“Barista,” once upon a time, came right before “waiter” in the lexicon of temporary gigs. Perhaps the young gal pulling your shot of espresso was a writer. A grad student. Maybe an aspiring actress.
Nowadays, “coffee” can equal “career.” That woman with the bouffant of bright blonde hair pulling your shot of Ethiopian espresso, with oversized glasses in a hue of pink that echoes her elegant shoulder-to-wrist tattoos? She is 31. And has a mastery of her subject as deep as the director of wine at The French Laundry.
Her name is Jules Manoogian, and she’s one of a handful of experts responsible for changing the way you get your daily buzz. With a penchant for adjectives like “rad” and a pack of American Spirits close at hand, Manoogian might look like one of a hundred young baristas nonchalantly pulling shots on Faema E61, a gadget gleaming with retro chrome. But this Los Angeles native—who has worked at nationally known coffee companies like Chicago’s Intelligentsia, Seattle’s Victrola, and a pop-up shop in a motorcycle repair station with coffee so good it made the Los Angeles Times—boasts a legit title. Manoogian is the New York director of retail training and education for Stumptown Coffee Roasters. She is one of a growing crop of coffee cultists for whom beans are not a moonlighting gig, but a very serious culinary calling.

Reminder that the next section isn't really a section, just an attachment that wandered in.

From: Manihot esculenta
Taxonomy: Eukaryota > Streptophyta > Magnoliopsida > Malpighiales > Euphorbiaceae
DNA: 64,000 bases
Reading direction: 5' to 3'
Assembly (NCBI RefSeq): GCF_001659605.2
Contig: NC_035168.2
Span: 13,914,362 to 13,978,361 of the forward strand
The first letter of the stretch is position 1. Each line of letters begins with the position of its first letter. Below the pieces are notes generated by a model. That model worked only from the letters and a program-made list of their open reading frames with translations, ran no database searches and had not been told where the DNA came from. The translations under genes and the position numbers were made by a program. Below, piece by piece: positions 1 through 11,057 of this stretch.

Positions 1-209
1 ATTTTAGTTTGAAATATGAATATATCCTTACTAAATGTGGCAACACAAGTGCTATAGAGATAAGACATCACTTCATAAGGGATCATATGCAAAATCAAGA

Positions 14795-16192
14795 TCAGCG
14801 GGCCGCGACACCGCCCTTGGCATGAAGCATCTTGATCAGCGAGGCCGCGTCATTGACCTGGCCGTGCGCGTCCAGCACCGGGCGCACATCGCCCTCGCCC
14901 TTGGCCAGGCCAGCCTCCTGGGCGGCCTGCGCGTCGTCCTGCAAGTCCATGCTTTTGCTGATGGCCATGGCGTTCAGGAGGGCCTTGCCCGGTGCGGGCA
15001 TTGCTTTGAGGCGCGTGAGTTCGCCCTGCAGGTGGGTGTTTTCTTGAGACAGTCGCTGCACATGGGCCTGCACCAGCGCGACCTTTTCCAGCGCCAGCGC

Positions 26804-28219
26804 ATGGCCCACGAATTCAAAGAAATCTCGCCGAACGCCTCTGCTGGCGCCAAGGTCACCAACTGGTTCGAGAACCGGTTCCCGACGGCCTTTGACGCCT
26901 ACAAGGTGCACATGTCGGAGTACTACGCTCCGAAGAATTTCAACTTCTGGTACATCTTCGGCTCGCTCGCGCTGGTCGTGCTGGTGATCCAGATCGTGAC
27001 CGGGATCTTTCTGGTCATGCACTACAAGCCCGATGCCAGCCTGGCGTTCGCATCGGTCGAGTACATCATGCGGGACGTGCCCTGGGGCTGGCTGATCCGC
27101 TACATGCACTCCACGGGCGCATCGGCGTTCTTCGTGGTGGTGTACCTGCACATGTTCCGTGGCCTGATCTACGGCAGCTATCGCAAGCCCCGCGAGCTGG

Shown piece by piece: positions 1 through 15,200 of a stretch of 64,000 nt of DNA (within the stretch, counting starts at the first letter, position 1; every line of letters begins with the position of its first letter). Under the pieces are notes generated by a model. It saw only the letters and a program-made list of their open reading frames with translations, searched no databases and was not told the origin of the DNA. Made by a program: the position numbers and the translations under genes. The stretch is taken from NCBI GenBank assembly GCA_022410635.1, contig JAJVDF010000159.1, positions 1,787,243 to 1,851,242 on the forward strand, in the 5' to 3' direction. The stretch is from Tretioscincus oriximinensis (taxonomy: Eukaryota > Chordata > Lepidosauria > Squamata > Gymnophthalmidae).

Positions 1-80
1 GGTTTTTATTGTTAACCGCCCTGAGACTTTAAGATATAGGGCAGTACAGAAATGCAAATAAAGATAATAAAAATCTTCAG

Some of the credit for Manoogian’s success goes to Stumptown, the 10-year-old Portland, Oregon outfit that relocated her to NYC from California a year ago when it launched its much-hyped East Coast operations. The chain is considered by many to be among the best in the world at the modern art of roasting coffea Arabica, which it sources from small, sustainable farms, delivering beans cherished for their pristine terroir and layered flavors. In Portland, Seattle, Vancouver, and New York, where the beans are sold, they inspire extreme obsessiveness when brewed and poured into a mug—in Manhattan, for upwards of $2.25.
A little pricier than your corner deli fix? Well, coffee has several predecessors in this upward trajectory of taste and cost: Consider American grapes, hops, cacao, and grains. Wine, craft beer, varietal chocolates, and small-batch bourbon have all developed cult followings; coffee beans were perhaps the natural progression. Those who obsess about beans know producers, purveyors, and flavors as well as a cinephile knows his directors. Stumptown in particular has several high-profile fans: Top Chef host Tom Colicchio personally requested it poured in his Manhattan flagship restaurant, Craft.
The phenomenon is relatively new. “You might know where the broccoli rabe comes from and where the oysters come from and the pork chop,” says Luke Dirks, who works with Manoogian on Stumptown’s wholesale accounts. “But until recently, you were still getting that same really bad espresso.” Now Stumptown and coffees of its caliber have found their way onto menus along with the byline of the chef’s cheesemonger and the guy who grows her tomatoes. “The bottom line,” says Dirks of the success of top-notch beans, “is [that] same attention to detail.”